Wednesday, January 14, 2015

Wednesday's Finalists

DLR with a bull signal and RS with a bear were the finalists among the five survivors of early rounds of analysis under consideration today. Two survivors aren't in play today because they broke out in response to earnings in one case and going ex-divided in the other. See "Wednesday's Prospects" for details.

CDW and PCYC failed confirmation by falling back within their 20-day pride channels, and bear-signal TK showed contrary momentum to the upside.

Of the two finalists, neither will work for the sort of trade that I'm focusing on these days: Vertical option spreads sold for a credit and expiring within a few weeks.

That sort of trade requires high implied volatility relative to the trend, and DLR's is low.

RS has high volatility, but it publishes earnings on Feb. 19, providing a far better opportunity for profit, and it is in my best interest to wait rather than trading now.

One symbol, C, met my criteria for a volatility play keyed to an earnings announcement.

A scheduling conflict this morning had me scrambling, so I broke with my normal practice, analyzing the night before and trading five minutes after the opening bell. Thereafter, I bolted for the door and ran down the chilly predawn streets of Portland, Oregon shouting "SELL! SELL! SELL!" at the top of my lungs as though I were channeling Jim Cramer.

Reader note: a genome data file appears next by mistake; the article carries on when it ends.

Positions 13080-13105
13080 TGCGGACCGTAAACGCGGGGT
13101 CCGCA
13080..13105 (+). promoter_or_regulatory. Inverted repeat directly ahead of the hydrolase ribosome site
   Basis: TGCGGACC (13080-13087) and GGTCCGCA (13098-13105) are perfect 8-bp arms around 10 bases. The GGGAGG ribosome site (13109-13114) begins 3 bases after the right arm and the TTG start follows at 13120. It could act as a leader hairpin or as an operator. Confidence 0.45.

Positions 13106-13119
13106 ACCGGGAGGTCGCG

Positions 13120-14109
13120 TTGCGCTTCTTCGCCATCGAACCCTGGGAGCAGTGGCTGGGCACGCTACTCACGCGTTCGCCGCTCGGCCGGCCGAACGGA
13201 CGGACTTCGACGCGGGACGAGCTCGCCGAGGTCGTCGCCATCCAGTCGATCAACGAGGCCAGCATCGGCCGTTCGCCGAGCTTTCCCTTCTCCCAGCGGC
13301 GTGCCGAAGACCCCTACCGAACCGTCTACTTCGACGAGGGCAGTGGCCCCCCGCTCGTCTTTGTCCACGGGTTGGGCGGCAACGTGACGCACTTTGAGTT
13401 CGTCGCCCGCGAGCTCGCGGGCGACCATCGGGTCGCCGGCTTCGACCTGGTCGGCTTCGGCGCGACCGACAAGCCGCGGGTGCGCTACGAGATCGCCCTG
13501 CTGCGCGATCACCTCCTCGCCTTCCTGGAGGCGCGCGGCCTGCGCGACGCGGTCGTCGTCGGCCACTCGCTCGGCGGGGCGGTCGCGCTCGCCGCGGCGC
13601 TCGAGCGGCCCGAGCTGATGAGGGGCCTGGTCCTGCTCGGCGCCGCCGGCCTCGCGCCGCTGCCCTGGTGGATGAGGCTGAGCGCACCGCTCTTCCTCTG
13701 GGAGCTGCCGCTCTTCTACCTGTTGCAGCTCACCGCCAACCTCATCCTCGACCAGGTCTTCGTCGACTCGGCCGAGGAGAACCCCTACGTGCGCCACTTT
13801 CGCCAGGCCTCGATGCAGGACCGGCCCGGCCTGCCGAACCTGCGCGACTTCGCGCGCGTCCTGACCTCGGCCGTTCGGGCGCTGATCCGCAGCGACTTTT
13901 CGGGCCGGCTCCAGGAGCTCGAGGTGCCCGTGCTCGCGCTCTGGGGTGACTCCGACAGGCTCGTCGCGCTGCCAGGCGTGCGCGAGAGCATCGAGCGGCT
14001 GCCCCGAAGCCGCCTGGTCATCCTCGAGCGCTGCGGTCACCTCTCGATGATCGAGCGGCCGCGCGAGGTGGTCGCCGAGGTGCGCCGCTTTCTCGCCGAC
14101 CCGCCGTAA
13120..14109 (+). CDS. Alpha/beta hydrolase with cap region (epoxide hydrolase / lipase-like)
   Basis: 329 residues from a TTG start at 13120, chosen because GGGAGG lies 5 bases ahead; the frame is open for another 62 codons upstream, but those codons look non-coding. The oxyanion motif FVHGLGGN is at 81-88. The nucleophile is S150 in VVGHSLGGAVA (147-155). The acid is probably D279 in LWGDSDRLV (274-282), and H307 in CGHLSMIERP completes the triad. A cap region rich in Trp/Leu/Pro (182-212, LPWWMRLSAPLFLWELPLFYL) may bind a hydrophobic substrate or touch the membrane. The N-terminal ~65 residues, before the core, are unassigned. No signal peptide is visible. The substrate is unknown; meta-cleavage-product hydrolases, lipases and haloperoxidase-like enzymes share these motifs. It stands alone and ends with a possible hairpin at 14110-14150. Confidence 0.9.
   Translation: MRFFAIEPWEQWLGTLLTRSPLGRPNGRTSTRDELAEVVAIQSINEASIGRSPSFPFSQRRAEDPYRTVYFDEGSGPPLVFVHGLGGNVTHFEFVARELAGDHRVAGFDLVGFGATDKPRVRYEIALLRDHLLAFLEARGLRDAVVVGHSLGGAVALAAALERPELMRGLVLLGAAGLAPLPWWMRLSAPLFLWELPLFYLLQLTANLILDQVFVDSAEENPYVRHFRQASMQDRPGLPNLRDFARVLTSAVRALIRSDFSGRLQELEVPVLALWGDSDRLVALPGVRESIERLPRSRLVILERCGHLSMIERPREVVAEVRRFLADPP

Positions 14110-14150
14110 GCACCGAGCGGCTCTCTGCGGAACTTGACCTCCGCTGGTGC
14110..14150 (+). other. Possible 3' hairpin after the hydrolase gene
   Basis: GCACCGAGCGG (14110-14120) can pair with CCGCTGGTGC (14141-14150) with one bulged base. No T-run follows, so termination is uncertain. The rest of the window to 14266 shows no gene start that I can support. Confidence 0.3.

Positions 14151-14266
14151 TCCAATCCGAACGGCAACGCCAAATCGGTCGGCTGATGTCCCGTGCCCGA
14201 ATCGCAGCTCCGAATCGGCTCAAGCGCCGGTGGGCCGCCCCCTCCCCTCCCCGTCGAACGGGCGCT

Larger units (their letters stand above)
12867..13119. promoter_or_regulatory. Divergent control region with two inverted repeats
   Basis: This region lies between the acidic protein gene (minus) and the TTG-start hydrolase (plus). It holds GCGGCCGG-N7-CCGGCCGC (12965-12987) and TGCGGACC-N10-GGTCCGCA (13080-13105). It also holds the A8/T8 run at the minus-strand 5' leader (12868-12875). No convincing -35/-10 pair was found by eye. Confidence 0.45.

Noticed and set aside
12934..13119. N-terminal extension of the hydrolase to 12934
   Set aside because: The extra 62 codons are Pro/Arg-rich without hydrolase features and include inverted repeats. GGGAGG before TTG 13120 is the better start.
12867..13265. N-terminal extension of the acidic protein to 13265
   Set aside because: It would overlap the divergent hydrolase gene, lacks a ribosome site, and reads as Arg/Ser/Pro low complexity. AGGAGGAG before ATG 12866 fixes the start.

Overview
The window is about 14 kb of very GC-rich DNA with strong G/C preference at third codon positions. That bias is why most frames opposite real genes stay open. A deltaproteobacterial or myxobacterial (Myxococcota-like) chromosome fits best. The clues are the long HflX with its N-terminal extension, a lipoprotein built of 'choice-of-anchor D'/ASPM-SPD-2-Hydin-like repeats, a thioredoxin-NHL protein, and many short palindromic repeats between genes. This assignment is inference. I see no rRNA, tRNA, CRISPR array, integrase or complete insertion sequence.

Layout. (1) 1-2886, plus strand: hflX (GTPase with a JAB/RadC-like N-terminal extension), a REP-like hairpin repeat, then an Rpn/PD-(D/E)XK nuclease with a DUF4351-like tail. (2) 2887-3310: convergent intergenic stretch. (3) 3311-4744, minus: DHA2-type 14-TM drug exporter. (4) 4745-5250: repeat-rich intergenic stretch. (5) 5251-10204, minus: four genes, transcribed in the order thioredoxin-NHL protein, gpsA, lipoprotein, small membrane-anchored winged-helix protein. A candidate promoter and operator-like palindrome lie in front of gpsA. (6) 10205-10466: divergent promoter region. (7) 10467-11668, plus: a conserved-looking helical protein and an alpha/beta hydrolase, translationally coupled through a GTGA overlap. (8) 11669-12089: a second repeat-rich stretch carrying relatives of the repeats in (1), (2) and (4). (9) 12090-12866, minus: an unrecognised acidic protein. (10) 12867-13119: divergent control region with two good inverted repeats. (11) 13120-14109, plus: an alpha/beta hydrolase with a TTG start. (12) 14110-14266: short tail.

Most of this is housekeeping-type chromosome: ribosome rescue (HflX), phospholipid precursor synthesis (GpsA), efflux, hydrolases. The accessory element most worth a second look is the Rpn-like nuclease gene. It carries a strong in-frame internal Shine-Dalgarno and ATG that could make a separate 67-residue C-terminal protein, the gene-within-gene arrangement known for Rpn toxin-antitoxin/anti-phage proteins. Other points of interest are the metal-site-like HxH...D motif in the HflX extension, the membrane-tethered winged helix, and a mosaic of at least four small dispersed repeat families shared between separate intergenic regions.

C's price had plummeted at the open, forcing me to reconfigure the trade very quickly. I have just now finished reworking the analysis to conform with what I actually did. See "BAC, C: Volatility plays".
-- Tim Bovee, Portland, Oregon, Jan. 14, 2015


My shorter-term trading rules can be read here. My longer-term trading rules can be read here. And the classic Turtle Trading rules on which my rules are based can be read here. My volatility trading rules can be read here.


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Tim Bovee, Private Trader tracks the analysis and trades of a private trader for his own accounts. Nothing in this blog constitutes a recommendation to buy or sell stocks, options or any other financial instrument. The only purpose of this blog is to provide education and entertainment.
No trader is ever 100 percent successful in his or her trades. Trading in the stock and option markets is risky and uncertain. Each trader must make trading decisions for his or her own account, and take responsibility for the consequences.

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